Urban Gardens: Easy Ways to Get Started Growing
With the world changing so drastically in 2020, and with more and more people staying home to work plus social distancing, it’s no wonder urban gardening is becoming a trending hobby! Gardening is good for the soul. Growing food for your family gives you a deep feeling of joy and pride (and gets us out of the house!)
If you’re a first time gardener like I was this year, or if you live in an urban setting with no yard space, starting a garden can seem daunting, if not impossible. But don’t give up on the idea just yet. There are absolutely ways to start a garden of your own.
Start with kitchen scraps – re-grow your food!
Getting started gardening can be as simple as not throwing away your food scraps. No, I’m not talking about composting – though you can do that too – I’m talking about re-growing food using your vegetable odds and ends, or food that has already sprouted.
Bonus: This method lets you get even more out of your produce purchases. Here are some of the best vegetables to re-grow:
Green onion: This is probably the easiest to re-grow. Just make sure to leave 2 inches or so of the stocks above the bulb when you use them for cooking. To start them growing again just set them in a glass with enough water to cover the roots, and set in a sunny place. In about 2-3 days you’ll see more onion start to grow!
If you want to keep your green onions around even longer (I have some that are 3 years old now!) just put them into a small pot, planting the bulbs about two inches apart.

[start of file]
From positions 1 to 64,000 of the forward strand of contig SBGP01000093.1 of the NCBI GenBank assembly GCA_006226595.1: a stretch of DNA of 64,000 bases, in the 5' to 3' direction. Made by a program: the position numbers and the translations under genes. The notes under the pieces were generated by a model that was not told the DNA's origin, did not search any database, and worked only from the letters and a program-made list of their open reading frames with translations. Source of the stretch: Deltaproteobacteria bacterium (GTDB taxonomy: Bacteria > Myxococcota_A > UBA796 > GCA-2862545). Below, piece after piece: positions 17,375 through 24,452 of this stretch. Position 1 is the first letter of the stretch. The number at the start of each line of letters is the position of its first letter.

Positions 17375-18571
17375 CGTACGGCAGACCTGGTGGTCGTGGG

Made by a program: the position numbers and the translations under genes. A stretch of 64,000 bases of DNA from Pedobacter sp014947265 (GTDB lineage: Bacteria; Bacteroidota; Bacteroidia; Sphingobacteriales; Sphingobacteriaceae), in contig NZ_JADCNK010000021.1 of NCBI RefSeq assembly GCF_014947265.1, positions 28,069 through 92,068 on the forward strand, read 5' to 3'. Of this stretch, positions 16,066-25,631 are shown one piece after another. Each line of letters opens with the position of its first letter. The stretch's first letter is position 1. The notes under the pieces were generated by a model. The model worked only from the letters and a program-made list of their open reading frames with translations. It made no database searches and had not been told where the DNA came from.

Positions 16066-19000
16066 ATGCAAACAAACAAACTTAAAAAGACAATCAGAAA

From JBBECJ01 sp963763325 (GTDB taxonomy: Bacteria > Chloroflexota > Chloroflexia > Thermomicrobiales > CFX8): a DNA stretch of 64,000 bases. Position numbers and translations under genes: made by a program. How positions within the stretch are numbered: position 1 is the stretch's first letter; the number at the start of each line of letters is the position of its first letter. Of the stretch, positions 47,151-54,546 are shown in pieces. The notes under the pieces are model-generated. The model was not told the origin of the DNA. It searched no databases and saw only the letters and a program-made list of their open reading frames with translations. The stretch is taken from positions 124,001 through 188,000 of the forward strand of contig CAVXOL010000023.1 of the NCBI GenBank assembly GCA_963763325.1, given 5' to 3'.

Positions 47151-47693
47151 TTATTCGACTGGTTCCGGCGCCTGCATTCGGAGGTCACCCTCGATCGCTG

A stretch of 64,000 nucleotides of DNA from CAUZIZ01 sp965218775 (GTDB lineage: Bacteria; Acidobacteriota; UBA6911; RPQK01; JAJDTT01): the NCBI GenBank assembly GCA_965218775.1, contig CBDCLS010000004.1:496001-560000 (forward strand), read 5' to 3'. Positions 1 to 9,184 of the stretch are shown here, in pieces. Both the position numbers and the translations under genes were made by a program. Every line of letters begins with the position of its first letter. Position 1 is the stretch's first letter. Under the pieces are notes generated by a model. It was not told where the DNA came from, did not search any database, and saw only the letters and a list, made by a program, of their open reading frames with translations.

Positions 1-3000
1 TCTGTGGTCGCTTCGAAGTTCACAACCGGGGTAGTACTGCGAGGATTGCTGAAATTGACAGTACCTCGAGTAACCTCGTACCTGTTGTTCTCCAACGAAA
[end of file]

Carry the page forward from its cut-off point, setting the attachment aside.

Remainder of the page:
Garlic: Got garlic that sprouted? Don’t throw it away. Just plant your sprouted garlic in a small pot and you’ll have another bunch of garlic in a few months. Pro tip: Garlic likes very sandy, well-aerated soil.
Grow a Good Life has 7 more great tips for growing garlic you should check out!
Onions: Regular onions are actually super easy to re-grow, just like their smaller green cousins. If you have an onion that’s sprouted, remove the exterior white layers (you can still eat them) and put your onion roots-down in a shallow cup of water. Make sure you have just enough water to cover the roots and change the water daily.
After about 5 days you’ll start to see new white roots form, which means they’re ready to put in the ground! Plant your onions in well-aerated soil that drains well, and give it a little water every day. Your onions will be ready to harvest once their green stalks begin to turn brown and fall over.
Potatoes: If your potatoes have sprouted eyes, don’t toss them! You can grow new potatoes in your backyard or even in a bucket. Yes, a bucket!
Bucket potatoes not only take up almost no space, but they’re also a plant that needs minimal work. Usually, a five-gallon bucket will yield a couple of pounds of potatoes per harvest at the end of 12-20 weeks.
Try using a 5-gallon bucket (or even a trash can) and drill several holes in the bottom to let it drain. Take your potato that has sprouted and plant them about 4 inches deep in good soil.
There are wonderful in-depth instructions for bucket potatoes over at Modern Survival Online that you should check out for a full tutorial.
You can use the space you have, even if it’s small
There is no space too small for a garden. I’m serious. Don’t believe me? I’m here to tell you – you can actually even turn your tiny space, indoors or out – into a garden.